Home Data SoftBank-Owned Treasure Data On The Nascent But Growing Opportunity Of IoT

SoftBank-Owned Treasure Data On The Nascent But Growing Opportunity Of IoT

Treasure Data CEO Pankaj Tibrewal

This is the 12th in AdExchanger’s “Meet the CDPs” series. Read previous interviews with mParticle, Acquia-owned AgilOne, Amperity, Segment, ActionIQ, Lytics, Bluecore, Microsoft, Tealium, OptimoveAdobe and BlueConic.

Treasure Data is betting that the internet of things (IoT) is the next frontier for customer data platforms.

“CDP as a category exists because there is so much activity-level data to take advantage of,” said CEO Pankaj Tibrewal. “We predict that more and more of that data is going to come from physical devices.”

Tibrewal was appointed CEO last week after joining the company as VP of product in 2017 at a time when “the large marketing clouds didn’t even acknowledge the need for a CDP, and even analysts were of two minds as to whether CDP is a stand-alone category,” he said.

Now, the marketing clouds are busily building out CDP solutions, which are becoming a fundamental piece of the marketing stack.

Two years ago, Treasure Data was acquired for $600 million by ARM, a British semiconductor company purchased by SoftBank in 2016 for $32 billion. In September, United States chipmaker Nvidia agreed to acquire ARM for $40 billion in a deal that doesn’t include Treasure Data, which will now operate as an independent company owned by SoftBank.

Treasure Data has more than 400 customers, including Subaru, AB InBev, Kirin, Black & Decker, Canon, LG, Wish, Mattel, Muji, Yamaha and Dentsu. The company has 425 employees, with nearly 200 in engineering and product development.

Tibrewal spoke with AdExchanger.

AdExchanger: Back when ARM was Treasure Data’s parent company, why did it make sense for a semiconductor firm to own a customer data platform?

PANKAJ TIBREWAL: Treasure Data’s heritage is in big data platforms. More recently, we focused on being a CDP. ARM had been thinking about extending beyond its scope in semiconductors by building a device-to-data platform, which is something that we were doing. In other words, bringing in data from IoT devices and powering applications on top.

The reason we were spun off is because the CDP space is exploding and we’re the only enterprise-grade independent CDP on the market. Although we were spun off from ARM, we’re still owned by SoftBank, and SoftBank recognizes the CDP opportunity.


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What data sources do you commonly connect?

It starts with web activity, mobile app behavior and transaction data, and most of our customers have some sort of unique data set they’re tapping into so as to try and be competitive, particularly with digital companies. For example, we have a CPG customer with 75 years’ worth of loyalty data that they’ve put into our platform.

And we’re strong with IoT data. We have some consumer electronics companies that bring in data from TVs and refrigerators, and companies that bring in car telematics data. Our strength is in having hundreds of connections and in allowing customers to bring any type of data together and make it actionable.

Do you have customers that are actually using the data they collect from fridges and cars?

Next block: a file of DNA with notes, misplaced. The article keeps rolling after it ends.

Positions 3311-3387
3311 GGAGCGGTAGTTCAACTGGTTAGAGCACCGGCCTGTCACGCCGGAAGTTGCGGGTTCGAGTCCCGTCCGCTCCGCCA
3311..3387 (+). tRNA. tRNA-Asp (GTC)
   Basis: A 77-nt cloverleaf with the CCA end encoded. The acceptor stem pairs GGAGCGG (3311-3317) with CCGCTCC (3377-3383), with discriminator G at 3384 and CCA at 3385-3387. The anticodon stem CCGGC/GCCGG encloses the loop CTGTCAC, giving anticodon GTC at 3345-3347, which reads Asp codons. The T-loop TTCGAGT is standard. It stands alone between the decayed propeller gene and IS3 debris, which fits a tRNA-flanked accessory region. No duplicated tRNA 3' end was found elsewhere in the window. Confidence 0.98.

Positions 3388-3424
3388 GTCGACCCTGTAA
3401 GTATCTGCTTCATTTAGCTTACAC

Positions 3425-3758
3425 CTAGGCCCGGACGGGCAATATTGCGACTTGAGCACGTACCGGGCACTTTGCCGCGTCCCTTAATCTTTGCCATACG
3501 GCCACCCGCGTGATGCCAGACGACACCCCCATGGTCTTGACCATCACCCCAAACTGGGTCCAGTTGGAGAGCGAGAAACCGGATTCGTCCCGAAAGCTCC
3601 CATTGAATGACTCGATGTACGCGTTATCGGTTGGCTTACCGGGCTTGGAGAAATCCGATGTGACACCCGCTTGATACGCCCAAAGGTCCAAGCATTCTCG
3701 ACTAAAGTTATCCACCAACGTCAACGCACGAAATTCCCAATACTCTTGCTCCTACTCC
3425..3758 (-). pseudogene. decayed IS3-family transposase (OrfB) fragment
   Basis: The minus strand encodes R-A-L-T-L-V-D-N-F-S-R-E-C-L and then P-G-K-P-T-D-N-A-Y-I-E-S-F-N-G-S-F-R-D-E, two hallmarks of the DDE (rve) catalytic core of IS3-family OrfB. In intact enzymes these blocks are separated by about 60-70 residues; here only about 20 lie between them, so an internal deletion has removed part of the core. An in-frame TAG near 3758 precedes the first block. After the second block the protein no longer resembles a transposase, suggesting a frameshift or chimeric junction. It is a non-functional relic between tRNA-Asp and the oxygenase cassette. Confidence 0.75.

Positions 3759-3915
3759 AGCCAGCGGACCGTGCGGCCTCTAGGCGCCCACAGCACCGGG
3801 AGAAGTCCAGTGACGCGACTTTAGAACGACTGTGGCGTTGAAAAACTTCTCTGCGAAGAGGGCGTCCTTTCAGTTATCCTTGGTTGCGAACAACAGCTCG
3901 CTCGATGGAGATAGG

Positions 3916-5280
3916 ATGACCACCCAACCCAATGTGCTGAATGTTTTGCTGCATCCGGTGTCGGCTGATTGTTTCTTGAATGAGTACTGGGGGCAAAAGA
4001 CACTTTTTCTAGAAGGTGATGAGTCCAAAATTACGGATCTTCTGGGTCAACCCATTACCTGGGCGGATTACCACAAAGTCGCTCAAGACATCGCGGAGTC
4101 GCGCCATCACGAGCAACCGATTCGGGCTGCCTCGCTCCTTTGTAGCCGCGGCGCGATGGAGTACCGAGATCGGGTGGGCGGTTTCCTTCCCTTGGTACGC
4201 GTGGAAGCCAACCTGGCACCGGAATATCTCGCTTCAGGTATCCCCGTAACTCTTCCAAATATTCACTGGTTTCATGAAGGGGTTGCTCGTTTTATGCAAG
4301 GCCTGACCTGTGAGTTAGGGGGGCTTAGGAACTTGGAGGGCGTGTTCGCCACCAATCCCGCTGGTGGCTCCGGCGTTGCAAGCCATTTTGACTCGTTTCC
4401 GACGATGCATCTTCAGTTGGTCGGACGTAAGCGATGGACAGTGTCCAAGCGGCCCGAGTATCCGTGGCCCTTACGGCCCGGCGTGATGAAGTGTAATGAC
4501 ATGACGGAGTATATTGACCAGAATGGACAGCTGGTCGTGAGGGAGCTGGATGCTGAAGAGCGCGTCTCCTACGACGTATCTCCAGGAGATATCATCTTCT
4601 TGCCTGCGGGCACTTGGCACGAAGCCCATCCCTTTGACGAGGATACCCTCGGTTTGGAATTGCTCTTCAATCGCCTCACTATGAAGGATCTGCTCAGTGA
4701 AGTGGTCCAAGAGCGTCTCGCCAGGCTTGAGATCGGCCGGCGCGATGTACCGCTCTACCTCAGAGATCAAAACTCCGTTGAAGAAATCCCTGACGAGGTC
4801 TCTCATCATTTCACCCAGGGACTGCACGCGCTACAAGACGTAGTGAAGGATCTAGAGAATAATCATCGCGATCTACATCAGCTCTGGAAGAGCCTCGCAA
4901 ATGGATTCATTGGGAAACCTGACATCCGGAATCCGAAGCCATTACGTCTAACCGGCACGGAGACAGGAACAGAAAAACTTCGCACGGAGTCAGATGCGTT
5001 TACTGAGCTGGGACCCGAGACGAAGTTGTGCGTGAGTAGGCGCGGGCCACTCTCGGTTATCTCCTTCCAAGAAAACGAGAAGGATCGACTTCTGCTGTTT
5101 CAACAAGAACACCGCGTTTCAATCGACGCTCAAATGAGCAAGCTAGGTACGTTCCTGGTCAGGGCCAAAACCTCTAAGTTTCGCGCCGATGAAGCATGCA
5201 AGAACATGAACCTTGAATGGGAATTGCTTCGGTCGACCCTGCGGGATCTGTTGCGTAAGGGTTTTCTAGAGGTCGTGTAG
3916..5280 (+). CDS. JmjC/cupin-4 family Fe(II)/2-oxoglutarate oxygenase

When you can get all of these data sources together in one place, you can bring intelligence to every interaction and step in the customer journey. For an auto company, for example, a person’s acceleration profile is a huge indicator of their preferences. And if a consumer drives aggressively and accelerates and brakes a lot, it might be time to start showing offers for a new car. Some early adopter brands are starting to do this, including our client Subaru.

Who is your typical customer, and what is the main problem they’re trying to solve?

It’s companies, both B2C and B2B, with lots of data in different places and across multiple touchpoints that want to bring this data together to generate insights and intelligence.

In terms of verticals, it’s retail, CPG – which is a category that generally wants to do more DTC manufacturing – automotive and financial services.

How long does it take to onboard a new customer?

Anywhere from a few weeks to a couple of months, but it can vary dramatically. One of our key differentiators is that we have solutions engineers and a professional services team that’s able to help customers derive value in as short a time as possible. We start with the lowest-hanging fruit, which means we’re able to get the first use cases up and running in a matter of weeks.

Low-hanging fruit, such as?

One example is the duplication of customer profiles. If a company has 20 million profiles, after unifying them we might find that 3 or 4 million are duplicates. We can immediately suppress them so that you’re not hitting the same consumer twice with the same advertising. The value of that use case is apparent very quickly.

How else do you differentiate beyond speed to value?

Through IoT data and by bringing data management and customer experience management together into one platform. Customers also can bring in data without definitions and start running queries right away.

And we’re enterprise grade. Some of our largest customers are deploying us in more than a hundred countries. We help them create a central data set which can be made available to tens or hundreds of teams in a secure and easy manner.

Who are your biggest competitors?

At this point, it’s only really the largest marketing clouds, because we focus on the enterprise and the Global 2000.

We see Adobe and Salesforce more than Oracle.

This interview has been edited and condensed.

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